I would personnally choose NYU for subjective reasons though (location, etc).

Anyway, you're right, you can't really go wrong with any of these two Unis.
quote
chyamaka
O my, what shall I do, I need tochange from corporation law to either international legal studies or trad LLM (for NYU). Can someone advise me?

Secondly, is it possible for me to seek a waiver of the acceptance since I am unable to pay same within the short time available and the fact that I was given a full tuition award.

gogo
O my, what shall I do, I need tochange from corporation law to either international legal studies or trad LLM (for NYU). Can someone advise me?

Secondly, is it possible for me to seek a waiver of the acceptance since I am unable to pay same within the short time available and the fact that I was given a full tuition award.

gogo
quote
@iamhzt
I received NYU's brochure yesterday and boy, it seems great!
Apparently you can switch to a specialized LL.M. before June 1st (if you really wanted to enroll in that corporation class in the fall). You can also take classes at the Business School in a joint-degree program (although it seems that it would start rather soon! End of May or so (from what I remember). That would even the balance with UPenn I guess.
@iamhzt
I received NYU's brochure yesterday and boy, it seems great!
Apparently you can switch to a specialized LL.M. before June 1st (if you really wanted to enroll in that corporation class in the fall). You can also take classes at the Business School in a joint-degree program (although it seems that it would start rather soon! End of May or so (from what I remember). That would even the balance with UPenn I guess.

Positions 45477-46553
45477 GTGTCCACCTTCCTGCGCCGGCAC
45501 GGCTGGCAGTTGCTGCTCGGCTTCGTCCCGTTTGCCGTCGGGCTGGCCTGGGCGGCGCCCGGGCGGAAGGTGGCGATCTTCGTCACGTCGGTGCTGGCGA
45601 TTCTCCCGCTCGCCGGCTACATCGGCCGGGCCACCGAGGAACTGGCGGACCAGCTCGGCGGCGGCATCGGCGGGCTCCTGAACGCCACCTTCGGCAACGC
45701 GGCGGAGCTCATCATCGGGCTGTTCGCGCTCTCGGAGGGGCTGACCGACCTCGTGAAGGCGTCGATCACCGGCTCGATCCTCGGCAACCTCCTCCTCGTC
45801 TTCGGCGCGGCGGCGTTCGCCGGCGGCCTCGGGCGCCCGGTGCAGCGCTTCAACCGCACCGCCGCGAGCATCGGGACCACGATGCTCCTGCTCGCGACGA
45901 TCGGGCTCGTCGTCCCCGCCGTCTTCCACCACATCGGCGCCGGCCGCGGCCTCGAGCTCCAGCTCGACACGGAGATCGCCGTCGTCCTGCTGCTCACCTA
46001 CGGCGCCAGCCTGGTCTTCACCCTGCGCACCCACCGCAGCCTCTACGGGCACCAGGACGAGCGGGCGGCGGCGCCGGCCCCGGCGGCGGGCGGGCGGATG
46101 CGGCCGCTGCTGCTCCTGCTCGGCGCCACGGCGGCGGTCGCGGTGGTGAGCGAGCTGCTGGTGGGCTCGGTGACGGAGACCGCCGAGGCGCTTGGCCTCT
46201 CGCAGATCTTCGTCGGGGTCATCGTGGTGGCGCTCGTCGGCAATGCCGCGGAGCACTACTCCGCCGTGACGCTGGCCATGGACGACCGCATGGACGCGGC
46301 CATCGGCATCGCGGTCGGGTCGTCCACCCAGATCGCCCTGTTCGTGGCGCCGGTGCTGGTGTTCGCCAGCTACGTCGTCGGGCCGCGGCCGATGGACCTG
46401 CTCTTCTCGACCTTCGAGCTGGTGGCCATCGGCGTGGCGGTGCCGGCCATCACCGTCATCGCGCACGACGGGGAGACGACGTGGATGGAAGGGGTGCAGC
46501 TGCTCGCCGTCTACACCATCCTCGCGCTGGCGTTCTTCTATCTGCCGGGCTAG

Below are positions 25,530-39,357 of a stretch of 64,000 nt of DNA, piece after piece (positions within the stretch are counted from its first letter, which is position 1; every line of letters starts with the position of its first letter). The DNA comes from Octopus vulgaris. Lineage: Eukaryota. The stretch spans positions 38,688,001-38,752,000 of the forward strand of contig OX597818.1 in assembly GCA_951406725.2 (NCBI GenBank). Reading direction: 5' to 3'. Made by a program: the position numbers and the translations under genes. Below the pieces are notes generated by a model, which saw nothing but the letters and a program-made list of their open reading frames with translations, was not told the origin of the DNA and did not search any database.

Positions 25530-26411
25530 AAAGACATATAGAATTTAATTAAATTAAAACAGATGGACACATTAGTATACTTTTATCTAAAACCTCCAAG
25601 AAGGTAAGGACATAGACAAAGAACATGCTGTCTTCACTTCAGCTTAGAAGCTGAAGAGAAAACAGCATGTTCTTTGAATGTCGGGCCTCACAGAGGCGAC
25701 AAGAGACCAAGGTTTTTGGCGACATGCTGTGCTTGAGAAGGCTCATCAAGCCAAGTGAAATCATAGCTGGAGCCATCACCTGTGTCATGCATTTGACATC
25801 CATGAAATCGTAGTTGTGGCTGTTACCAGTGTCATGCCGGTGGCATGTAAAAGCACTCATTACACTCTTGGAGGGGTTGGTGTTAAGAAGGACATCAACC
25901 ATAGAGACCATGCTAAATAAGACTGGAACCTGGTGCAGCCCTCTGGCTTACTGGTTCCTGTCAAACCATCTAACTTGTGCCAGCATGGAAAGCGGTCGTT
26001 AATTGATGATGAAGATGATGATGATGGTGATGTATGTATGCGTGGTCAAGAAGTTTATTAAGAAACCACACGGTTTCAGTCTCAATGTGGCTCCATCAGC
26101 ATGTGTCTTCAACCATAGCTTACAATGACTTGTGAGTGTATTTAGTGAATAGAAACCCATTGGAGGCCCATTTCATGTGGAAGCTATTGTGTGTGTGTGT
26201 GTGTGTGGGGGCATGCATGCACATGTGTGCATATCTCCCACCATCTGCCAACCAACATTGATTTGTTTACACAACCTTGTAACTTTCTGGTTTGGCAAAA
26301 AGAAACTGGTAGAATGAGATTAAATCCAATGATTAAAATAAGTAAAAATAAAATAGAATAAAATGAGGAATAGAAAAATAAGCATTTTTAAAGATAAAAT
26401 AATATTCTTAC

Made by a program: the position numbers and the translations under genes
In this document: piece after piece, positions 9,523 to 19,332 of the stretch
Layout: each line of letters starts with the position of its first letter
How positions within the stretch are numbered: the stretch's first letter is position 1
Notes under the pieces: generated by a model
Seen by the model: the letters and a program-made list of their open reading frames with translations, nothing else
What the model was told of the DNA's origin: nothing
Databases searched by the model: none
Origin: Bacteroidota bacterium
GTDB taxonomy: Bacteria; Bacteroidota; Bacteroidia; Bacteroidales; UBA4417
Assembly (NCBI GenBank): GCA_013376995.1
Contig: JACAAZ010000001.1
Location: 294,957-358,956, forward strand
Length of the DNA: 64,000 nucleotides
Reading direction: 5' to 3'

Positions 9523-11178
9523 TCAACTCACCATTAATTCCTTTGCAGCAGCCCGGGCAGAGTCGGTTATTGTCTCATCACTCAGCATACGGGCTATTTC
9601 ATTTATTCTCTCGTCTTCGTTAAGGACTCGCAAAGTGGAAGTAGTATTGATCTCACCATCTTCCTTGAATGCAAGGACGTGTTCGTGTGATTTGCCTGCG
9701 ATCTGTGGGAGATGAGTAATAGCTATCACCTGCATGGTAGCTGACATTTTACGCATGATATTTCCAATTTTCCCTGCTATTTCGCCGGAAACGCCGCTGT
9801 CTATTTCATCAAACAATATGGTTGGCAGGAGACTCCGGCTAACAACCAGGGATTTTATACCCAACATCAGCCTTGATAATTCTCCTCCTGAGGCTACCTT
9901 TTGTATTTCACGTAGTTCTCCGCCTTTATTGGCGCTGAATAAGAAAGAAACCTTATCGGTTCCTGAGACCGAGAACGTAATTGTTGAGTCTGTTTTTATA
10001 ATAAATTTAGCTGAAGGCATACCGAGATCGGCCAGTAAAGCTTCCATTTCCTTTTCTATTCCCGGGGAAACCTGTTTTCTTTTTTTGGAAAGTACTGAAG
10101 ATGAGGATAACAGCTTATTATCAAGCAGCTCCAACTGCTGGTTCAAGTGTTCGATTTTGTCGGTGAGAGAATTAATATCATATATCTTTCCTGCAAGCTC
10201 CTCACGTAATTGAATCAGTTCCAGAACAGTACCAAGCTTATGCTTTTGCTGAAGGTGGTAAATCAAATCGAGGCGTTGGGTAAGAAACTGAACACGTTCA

quote
@ Mikado

I am aware of the rather high number of admissions and I was concerned about it for a while. But I think that could be qualified since NYU has one of the largest number of students; and given that the ratio faculty/students is rather small, it kinda makes up for the crowded LL.M program.
@ Mikado

I am aware of the rather high number of admissions and I was concerned about it for a while. But I think that could be qualified since NYU has one of the largest number of students; and given that the ratio faculty/students is rather small, it kinda makes up for the crowded LL.M program.
quote
Borderline
I got into Penn, still waiting for NYU. I wouldn't know which one to choose were I accepted to NYU as well.

As said before, NYU has a better brand, but having classes with JD students could be an advantage.
I got into Penn, still waiting for NYU. I wouldn't know which one to choose were I accepted to NYU as well.

As said before, NYU has a better brand, but having classes with JD students could be an advantage.
quote
Where did you find that classes were separate? I cannot find this information anywhere. I am in the traditional LL.M. program, and this would be a huge turn-off...
Where did you find that classes were separate? I cannot find this information anywhere. I am in the traditional LL.M. program, and this would be a huge turn-off...
quote
Borderline